My secret tip is the restaurant El Velódromo in Barcelona. I think it was the name that first attracted me, as I was an aspiring cyclist when I was a teenager, and still like to get out on two wheels when I can. The man who created it, Manuel Pastor Bone, was also a great fan of cycling.
It opened in 1933, and has a rich cultural history. During the Spanish Civil war in the ’30s, it was a haunt of the Republican government in exile, which occasionally held meetings here. It was the heart of the Gauche Divine movement of artists in the ’60s, the birthplace of Catalan history and culture magazine L’Avenç in the ’70s, and the place where the fashionable came in the ’80s to hang out and play pool before hitting the nightclubs. After being restored to its original Art Deco splendour, it reopened in 2009 with a great chef – the Michelin-starred Carles Abellán. You can really feel the history when you go there for a meal or a coffee.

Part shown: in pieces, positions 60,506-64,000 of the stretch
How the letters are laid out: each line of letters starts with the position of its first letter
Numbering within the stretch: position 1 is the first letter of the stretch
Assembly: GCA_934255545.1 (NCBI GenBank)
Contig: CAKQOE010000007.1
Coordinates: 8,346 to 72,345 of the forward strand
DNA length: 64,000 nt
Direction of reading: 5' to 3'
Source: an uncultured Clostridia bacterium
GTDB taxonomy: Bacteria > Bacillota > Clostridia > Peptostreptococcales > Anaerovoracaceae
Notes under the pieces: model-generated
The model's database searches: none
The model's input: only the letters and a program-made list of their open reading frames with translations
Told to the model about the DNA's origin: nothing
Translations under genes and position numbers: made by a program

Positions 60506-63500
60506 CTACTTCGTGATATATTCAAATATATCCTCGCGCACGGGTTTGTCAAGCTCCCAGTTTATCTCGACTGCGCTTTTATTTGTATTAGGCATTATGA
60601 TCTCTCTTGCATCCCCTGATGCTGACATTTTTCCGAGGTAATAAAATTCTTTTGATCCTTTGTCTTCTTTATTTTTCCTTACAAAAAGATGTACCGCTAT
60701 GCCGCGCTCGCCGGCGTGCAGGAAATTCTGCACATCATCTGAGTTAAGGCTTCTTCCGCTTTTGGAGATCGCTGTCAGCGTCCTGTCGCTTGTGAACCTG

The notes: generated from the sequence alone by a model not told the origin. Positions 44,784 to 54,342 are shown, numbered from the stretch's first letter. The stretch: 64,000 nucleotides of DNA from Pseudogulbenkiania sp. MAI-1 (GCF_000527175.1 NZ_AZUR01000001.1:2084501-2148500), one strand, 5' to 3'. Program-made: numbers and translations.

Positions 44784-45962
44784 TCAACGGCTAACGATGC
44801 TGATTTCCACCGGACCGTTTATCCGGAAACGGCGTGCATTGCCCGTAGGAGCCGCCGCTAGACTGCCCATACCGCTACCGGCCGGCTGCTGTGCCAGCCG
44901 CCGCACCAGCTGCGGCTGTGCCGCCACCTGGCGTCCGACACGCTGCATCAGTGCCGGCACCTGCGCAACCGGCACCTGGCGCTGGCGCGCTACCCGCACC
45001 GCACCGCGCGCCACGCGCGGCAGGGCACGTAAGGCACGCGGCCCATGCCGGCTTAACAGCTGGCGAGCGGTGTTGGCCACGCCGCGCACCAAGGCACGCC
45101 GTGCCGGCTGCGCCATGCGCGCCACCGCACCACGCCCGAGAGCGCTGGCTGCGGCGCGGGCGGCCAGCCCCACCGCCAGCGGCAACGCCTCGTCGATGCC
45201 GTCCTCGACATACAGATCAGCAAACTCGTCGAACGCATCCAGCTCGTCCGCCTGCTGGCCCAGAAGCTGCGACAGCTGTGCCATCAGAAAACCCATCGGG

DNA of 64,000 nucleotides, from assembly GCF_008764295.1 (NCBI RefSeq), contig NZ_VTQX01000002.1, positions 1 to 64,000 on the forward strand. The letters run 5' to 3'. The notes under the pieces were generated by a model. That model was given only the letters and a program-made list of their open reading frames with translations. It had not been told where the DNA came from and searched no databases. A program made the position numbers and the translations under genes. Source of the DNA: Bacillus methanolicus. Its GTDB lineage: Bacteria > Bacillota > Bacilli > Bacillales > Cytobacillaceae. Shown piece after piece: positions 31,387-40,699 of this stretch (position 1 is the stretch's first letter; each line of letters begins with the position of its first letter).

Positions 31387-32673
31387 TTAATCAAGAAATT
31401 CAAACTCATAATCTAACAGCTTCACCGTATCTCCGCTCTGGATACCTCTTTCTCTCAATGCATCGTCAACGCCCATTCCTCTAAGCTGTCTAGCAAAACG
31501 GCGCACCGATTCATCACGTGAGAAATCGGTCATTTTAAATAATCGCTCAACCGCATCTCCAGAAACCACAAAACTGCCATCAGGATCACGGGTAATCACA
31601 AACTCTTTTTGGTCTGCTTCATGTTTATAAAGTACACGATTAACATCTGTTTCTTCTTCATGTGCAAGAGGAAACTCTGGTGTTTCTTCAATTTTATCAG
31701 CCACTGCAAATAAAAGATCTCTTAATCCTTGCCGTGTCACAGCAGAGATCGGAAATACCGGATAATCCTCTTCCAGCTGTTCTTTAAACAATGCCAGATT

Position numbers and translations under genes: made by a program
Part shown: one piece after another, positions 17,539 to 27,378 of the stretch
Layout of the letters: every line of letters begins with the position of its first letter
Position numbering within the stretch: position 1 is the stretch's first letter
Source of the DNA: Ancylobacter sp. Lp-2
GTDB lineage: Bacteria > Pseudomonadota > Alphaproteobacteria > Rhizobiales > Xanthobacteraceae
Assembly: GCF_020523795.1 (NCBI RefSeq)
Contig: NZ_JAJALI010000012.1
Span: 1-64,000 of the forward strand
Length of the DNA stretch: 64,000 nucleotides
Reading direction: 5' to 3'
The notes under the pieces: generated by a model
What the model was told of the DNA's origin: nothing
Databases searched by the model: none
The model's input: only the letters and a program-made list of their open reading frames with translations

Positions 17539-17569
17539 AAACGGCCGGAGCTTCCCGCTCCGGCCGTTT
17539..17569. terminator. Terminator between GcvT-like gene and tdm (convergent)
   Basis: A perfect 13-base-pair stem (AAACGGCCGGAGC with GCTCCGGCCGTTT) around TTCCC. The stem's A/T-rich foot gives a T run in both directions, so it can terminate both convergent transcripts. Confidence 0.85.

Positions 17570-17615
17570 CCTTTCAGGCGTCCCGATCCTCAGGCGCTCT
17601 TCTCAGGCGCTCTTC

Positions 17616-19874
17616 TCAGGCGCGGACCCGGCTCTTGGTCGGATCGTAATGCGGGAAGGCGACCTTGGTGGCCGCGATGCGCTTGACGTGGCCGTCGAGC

We have pubs in the UK, the Americans have bars, and the Europeans have café culture, and here, at El Velódromo, you always get the impression you’re in a place where politicians, artists, creatives, intellectuals and the youth have come over the years to get together over a beer or a plate of tapas, and still do. And true to Spain’s late-night culture, it stays open from 7am to 2am during the week, and 6am to 3am at the weekends. I try to go whenever I’m in the city. I can recommend the croquettes.
El Velódromo, Carrer de Muntaner, 213, 08036 Barcelona; barvelodromo.com